Warmer weather leads to more motorcyclists on roadways

TRI-CITES, Wash. — As the weather warms up and spring rolls around, there are a lot more motorcycles on the road.

“We have a shared responsibility on the road,” said Dusty Powers, an instructor at Motorcycle Training in Richland. “As motorcyclists, we need to be aware that other people are going to make mistakes, that other people are going to be distracted, and that we need to take responsibility for our own safety.”

For motorcyclists, there are a few things that you can do to keep yourself safe while driving on the road. First, wear bright colors, and make sure you’re easily seen.

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Next, wear a Department of Transportation-compliant helmet, as required by state law. Just last week, the Kennewick Police Department reported a motorcyclist that was involved in DUI collision who was not wearing a helmet.

“Sometimes we blend into the background and drivers don’t see us,” Powers said. “Especially if we’re coming right towards them, they really don’t get a sense of our speed. So wear protective gear.”

Both motorcyclists and drivers can be aware that motorcycle blinkers work a bit differently.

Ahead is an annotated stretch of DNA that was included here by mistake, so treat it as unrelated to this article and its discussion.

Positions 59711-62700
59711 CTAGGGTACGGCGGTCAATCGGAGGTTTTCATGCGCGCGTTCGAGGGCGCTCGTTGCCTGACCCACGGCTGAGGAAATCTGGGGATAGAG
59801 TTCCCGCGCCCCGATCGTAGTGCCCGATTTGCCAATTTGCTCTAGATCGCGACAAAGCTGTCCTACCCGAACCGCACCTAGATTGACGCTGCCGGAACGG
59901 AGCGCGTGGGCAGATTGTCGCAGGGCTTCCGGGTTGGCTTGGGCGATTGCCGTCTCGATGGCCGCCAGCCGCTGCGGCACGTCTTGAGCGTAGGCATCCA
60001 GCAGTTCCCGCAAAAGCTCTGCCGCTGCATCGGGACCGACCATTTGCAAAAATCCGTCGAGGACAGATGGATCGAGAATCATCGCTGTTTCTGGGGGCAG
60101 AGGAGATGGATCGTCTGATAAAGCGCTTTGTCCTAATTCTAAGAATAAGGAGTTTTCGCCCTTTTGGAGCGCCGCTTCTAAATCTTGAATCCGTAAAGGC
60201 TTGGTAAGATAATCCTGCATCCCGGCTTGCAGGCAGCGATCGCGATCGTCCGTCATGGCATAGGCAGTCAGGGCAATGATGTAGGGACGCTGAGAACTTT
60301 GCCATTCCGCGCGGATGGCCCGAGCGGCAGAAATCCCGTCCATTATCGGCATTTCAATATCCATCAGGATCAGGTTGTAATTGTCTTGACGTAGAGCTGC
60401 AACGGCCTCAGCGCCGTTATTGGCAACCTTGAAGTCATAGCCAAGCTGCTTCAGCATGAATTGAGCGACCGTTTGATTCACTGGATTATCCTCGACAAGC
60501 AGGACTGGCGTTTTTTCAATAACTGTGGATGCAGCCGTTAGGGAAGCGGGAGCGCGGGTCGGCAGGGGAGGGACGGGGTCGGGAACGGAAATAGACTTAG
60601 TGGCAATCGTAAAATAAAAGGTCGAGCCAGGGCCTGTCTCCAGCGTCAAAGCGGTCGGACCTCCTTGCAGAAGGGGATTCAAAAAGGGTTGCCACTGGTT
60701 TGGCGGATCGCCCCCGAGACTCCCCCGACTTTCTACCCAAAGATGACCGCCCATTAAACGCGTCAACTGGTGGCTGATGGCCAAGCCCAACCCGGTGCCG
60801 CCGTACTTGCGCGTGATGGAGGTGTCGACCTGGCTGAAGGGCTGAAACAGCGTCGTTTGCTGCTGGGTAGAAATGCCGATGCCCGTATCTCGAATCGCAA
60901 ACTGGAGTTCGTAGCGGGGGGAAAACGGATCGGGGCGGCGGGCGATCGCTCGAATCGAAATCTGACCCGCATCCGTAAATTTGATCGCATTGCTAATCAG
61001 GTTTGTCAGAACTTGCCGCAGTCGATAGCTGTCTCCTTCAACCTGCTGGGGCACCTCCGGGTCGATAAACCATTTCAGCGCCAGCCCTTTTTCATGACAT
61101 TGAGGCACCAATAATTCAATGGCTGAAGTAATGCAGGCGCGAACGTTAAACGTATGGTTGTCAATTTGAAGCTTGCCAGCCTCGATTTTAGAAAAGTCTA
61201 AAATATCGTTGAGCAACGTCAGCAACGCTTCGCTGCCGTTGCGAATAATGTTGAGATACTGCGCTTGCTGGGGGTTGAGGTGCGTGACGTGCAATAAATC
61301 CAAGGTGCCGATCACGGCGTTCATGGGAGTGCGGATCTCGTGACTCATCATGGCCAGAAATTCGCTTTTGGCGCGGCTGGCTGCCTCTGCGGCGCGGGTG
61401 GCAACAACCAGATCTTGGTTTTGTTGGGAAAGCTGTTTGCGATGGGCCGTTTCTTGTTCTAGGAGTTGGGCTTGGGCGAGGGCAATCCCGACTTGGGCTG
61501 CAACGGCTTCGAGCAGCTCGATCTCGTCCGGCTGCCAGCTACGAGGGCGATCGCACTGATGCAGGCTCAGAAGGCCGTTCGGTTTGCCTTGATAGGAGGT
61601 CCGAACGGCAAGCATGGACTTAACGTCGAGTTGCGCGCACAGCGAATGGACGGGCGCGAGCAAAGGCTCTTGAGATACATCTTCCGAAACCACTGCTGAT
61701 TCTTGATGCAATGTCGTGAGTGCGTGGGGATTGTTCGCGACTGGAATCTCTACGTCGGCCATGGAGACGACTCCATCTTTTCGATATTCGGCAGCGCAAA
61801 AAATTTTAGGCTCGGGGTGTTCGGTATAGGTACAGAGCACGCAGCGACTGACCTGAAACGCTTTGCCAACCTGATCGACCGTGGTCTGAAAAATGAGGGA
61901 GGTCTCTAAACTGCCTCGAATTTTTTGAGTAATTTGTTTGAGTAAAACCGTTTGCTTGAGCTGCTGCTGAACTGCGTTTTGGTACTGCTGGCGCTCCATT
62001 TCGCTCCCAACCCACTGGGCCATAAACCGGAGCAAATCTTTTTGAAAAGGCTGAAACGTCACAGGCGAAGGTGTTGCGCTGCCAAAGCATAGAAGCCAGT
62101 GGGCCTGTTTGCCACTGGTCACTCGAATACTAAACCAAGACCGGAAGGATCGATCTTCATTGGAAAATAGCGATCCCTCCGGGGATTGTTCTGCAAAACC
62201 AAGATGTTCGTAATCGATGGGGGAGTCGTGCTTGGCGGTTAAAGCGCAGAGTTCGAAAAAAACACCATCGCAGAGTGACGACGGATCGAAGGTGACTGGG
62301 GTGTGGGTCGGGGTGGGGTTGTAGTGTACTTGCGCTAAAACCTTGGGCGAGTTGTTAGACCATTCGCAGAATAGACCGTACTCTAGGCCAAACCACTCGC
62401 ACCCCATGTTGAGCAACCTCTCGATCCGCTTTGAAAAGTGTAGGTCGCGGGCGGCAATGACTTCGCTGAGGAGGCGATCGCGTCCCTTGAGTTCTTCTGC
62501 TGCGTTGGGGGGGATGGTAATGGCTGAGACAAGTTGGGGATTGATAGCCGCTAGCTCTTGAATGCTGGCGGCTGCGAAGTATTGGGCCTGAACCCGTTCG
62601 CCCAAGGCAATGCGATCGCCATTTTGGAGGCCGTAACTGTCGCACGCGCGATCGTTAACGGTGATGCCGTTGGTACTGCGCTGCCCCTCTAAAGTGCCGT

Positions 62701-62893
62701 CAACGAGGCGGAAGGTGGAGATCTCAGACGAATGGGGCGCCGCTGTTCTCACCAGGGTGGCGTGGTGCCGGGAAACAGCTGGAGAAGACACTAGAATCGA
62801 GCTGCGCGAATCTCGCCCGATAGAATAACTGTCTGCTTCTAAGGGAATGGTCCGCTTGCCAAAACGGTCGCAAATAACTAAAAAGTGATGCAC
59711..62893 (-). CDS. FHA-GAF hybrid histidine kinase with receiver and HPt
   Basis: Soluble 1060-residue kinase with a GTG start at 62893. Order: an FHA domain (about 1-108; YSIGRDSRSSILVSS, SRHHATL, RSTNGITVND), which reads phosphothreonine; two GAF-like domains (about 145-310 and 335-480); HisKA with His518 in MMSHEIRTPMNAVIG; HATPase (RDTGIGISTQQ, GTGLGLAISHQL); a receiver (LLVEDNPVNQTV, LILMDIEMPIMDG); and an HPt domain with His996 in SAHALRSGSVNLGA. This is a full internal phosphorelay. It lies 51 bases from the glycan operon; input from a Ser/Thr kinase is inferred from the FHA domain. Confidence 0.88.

“A lot of times [motorcycle blinkers] don’t self-cancel,” Powers said. “Wait for that motorcyclist, if they’re signaling a turn, wait for them to commit to that turn before you pull out in front of them.”

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Drivers of cars can take extra steps to keep motorcyclists safe by turning their heads before merging and making sure that there isn’t a motorcyclist in their blind spot.

“Use your mirrors, and do that quick little head check before you make that lane change,” Powers said. “It’s important for motorcyclists not to hang out in that blind spot and spend as little time as necessary there while you’re passing that car.”

While overall driving was lower in 2020, the National Highway Traffic Safety Administration reported a total of 5,579 motorcyclists killed in traffic collisions—an 11% increase since 2019.

“Motorcycling is a voluntary sport, it’s something that we choose to do. And when we choose to ride a motorcycle, we not only choose for ourselves, we choose for our friends, our family, our kids, our spouses,” Powers said. “Take the time to be the best [motorcyclist] that you can be, and ride within that skill level all the time.”

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